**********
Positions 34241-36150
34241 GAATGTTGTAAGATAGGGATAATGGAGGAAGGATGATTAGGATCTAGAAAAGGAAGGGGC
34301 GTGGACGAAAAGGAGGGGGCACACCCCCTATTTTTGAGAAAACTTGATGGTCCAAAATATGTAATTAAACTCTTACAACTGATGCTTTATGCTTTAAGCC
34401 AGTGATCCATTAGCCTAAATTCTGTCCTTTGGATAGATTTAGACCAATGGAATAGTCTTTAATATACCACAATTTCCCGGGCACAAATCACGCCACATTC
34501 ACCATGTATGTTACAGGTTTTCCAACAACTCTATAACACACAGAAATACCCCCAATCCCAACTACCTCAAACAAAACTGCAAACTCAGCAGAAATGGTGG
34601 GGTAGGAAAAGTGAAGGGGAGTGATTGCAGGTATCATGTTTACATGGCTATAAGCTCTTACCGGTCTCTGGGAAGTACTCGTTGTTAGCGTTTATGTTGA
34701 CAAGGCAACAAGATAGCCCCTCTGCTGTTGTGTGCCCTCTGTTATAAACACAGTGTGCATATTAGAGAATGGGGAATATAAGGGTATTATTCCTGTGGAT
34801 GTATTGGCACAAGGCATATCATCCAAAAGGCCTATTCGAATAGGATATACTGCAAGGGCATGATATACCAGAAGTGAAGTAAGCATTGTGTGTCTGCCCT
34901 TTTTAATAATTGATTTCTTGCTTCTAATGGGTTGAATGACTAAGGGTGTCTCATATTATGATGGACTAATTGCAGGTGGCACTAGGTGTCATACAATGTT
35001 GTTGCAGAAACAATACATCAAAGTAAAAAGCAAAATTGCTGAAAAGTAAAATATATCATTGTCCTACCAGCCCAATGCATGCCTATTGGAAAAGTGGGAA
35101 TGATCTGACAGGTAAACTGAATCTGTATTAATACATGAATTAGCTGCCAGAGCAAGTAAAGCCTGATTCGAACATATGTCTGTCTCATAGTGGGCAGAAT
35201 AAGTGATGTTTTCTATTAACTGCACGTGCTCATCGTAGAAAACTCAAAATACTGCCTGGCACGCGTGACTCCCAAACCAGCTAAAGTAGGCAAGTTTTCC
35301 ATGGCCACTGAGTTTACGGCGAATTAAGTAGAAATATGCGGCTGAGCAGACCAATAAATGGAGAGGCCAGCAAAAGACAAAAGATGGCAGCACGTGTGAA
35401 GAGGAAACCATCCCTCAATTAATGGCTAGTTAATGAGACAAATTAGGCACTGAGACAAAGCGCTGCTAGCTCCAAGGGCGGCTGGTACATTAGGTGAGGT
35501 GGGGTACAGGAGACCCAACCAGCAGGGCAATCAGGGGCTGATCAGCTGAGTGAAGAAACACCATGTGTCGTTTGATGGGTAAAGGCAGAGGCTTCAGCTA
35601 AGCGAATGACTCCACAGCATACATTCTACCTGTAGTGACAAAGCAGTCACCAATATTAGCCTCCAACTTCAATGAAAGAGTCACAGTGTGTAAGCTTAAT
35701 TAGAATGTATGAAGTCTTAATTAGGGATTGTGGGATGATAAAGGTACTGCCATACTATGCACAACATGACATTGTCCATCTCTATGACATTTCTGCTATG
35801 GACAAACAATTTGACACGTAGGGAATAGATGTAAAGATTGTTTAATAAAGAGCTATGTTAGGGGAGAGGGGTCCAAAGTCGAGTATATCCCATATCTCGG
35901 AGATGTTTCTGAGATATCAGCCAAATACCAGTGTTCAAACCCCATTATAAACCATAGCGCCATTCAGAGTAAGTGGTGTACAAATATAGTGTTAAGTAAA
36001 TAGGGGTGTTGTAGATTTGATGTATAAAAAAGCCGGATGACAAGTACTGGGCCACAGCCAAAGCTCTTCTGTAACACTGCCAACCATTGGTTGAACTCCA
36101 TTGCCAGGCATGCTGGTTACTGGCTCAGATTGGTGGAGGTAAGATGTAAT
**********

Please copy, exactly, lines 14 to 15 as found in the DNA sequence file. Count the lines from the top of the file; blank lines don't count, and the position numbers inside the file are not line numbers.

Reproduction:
35401 GAGGAAACCATCCCTCAATTAATGGCTAGTTAATGAGACAAATTAGGCACTGAGACAAAGCGCTGCTAGCTCCAAGGGCGGCTGGTACATTAGGTGAGGT
35501 GGGGTACAGGAGACCCAACCAGCAGGGCAATCAGGGGCTGATCAGCTGAGTGAAGAAACACCATGTGTCGTTTGATGGGTAAAGGCAGAGGCTTCAGCTA